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Catalonia – essentially a Spanish “state” located on the upper North-Eastern Mediterranean coast of Spain, has long had an independent reputation.

In some ways, specific distinctions and differences notwithstanding, it is a “purple state” much like Colorado in the U.S. with a long history of conflict with its adjacent neighbours and the federal government.

For this very reason, the development of cannabis reform in Catalonia is intriguing – and not just from a recreational point of view. Essentially, the state, with its centre in Barcelona, has thrown down its own gauntlet to the Spanish federal government – and for a variety of reasons. The current grey zone of loopholes in which the cannabis club vertical has developed has caused more problems than they solved. Enshrining a situation where people can grow small amounts at home, in a private environment with others, makes sense. The cannabis clubs are non-profit, and so are the grows that supply them. This is also a stab in the heart of a growing black market trade with disturbing criminal elements that is also appearing to supply black markets, in particularly the UK.

It may not be perfect, but it is clearly the next formal step that is also taking place in a cash-strapped country, where insurers are not forced into the front lines. This is the case in any federal discussion. See Germany. And it creates, while not the ideal scenario for patients, at least a better one for an undefined interim period. It is possible, in this model, for patients to access medication for about the same amount of money every month as Israeli patients.

It does mean that the sickest patients are left out of the discussion. If you cannot afford membership, there is no formal way to make sure that happens. However, the focus on availability and access is more comprehensive by definition here. Why? The industry is still required to be non-profit and operate ostensibly for the good of local communities. That, by definition, means inclusion.

While it is not the “ideal” insurance model patients are pushing for elsewhere, is this in fact, a semi-reasonable compromise?

Patient Access Is Critical Right Now

As of 2017, patients are primarily concerned about one thing when it comes to cannabis, access. That means affordable products that are easy to find. It means doctors who are willing to prescribe. It means insurance companies who are willing to foot the tab and governments who are ready to enforce them. At present, the most widely available information shows that cannabis patients are still no more than 3.9% of any measurable population (Maine and California share this distinction). It says nothing about the many patients who still do not have access because of cost or transportation.

But just how many medical cannabis patients are there, on average, per country? The truth is nobody knows. In Canada, medical cannabis users now number between 130,000 people to as many as 170,000. This is up from 7,900 just 3 years ago. Even without insurance coverage. And that is expected to double again in a year.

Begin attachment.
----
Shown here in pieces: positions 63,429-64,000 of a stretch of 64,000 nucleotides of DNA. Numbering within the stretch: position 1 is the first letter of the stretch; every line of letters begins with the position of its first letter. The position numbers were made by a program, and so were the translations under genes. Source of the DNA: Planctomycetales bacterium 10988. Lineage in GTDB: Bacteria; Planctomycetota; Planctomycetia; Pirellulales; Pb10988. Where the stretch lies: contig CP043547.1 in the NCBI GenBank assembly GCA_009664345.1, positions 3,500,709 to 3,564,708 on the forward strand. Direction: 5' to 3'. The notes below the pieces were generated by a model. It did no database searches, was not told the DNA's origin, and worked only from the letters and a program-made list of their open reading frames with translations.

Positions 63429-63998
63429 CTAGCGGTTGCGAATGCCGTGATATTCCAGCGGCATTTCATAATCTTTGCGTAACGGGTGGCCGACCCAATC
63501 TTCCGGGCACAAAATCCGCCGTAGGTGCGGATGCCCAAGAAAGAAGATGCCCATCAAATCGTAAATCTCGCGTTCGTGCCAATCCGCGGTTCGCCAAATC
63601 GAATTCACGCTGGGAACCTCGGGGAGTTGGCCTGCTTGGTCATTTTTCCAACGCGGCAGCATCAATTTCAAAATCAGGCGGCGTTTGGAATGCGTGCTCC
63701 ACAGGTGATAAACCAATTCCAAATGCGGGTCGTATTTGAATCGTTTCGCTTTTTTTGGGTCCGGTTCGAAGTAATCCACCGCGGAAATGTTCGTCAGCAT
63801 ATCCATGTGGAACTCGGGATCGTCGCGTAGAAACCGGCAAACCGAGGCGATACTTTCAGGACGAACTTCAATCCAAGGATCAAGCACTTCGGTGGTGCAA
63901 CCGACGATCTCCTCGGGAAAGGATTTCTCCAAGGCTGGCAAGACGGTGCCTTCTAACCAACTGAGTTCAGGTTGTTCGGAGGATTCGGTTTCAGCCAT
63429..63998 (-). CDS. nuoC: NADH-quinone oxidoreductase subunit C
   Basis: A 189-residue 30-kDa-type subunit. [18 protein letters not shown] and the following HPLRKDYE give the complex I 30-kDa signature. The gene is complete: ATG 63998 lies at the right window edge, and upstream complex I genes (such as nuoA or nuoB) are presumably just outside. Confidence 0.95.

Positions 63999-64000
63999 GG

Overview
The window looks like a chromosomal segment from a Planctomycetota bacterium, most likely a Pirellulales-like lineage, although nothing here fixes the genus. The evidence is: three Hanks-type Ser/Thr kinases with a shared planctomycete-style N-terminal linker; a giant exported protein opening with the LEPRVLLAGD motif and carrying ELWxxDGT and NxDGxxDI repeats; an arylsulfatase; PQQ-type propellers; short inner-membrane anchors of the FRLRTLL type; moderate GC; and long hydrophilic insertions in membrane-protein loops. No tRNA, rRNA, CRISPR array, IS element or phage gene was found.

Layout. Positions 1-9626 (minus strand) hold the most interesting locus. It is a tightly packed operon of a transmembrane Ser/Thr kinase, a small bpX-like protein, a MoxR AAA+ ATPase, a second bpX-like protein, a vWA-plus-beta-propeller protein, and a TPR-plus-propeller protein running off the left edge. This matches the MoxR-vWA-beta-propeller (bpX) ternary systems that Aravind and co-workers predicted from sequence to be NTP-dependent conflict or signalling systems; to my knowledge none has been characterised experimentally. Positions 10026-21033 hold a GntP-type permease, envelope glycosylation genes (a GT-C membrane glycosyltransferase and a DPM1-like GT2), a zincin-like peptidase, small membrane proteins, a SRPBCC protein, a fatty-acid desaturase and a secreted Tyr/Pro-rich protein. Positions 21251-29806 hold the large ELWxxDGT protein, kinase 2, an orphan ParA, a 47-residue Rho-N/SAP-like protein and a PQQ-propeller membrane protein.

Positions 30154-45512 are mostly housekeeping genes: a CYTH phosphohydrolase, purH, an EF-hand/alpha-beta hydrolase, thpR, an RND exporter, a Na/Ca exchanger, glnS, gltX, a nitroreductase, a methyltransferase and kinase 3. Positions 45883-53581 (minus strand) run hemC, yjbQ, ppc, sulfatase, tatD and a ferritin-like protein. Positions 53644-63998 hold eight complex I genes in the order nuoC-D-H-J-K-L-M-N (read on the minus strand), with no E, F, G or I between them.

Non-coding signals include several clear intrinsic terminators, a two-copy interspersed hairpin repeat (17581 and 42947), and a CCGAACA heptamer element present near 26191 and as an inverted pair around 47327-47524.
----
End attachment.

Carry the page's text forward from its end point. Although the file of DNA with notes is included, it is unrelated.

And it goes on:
Does this mean, from a global perspective, that perhaps the Catalonian model might make sense for a transitionary phase as cannabis is evaluated in global medical trials for jurisdictions who do not want to pay for underwritten, formal health insurance? There is an argument – to some extent born out by the path of change in the United States, that full legalization and “tax and regulate” is the way to go.

However, Catalonia has proven that in fact there is still a potentially viable third option to this discussion. And further, one where there are no taxes on the table, but neither is health insurance.

Still No Formal Medical Status

There are many negatives to the current situation in Spain. The first being that this is still not a federally regulated market. Experienced medical growers will be excluded from participation in any federal cannabis bid in other countries – starting in Europe. It also means that potentially, the Spanish government, when it makes its federal decision about medical use, could exclude the cannabis club vertical and skip straight to foreign or pharmaceutical firms – as the German government is doing now. That is not likely.

However what this also does, is create an island of small, relatively unfunded producers in-country who are facing the growth of a major international industry and multi-country players elsewhere. While at the same time not really allowing for capitalization of the same. This means that the government is on the hook also for medical trials that they alone must pay for. It also means investors from outside Spain who get into the market now must be motivated by something other than just short term profit.

It still also means that cannabis is not covered or recognized as a medical product – or at least of the prescription THC kind. And from the federal level. This is, in effect, really, no different than what is also now the operating procedure in Holland, where major insurers summarily dropped cannabis coverage as of Q1 this year. The major difference in the Dutch and Catalonian state experiment? The Dutch growers can operate for-profit coffeeshops with no membership required (although the Dutch government certainly tried with a doomed initiative called “Weedpass.”)

The answer, therefore, certainly from a policy and patient perspective, is that half-way measures are better than none. But being priced out of medicine, for any reason, is not much better than being sent to jail for a joint.

At present, none of these models or answers, are what patients really need everywhere reform is now being considered. But in a stop-gap, temporary, kind of way, the Catalonian clubs now offer an oasis if not beach hold of respite on a map that still has a lot of “green” areas missing.

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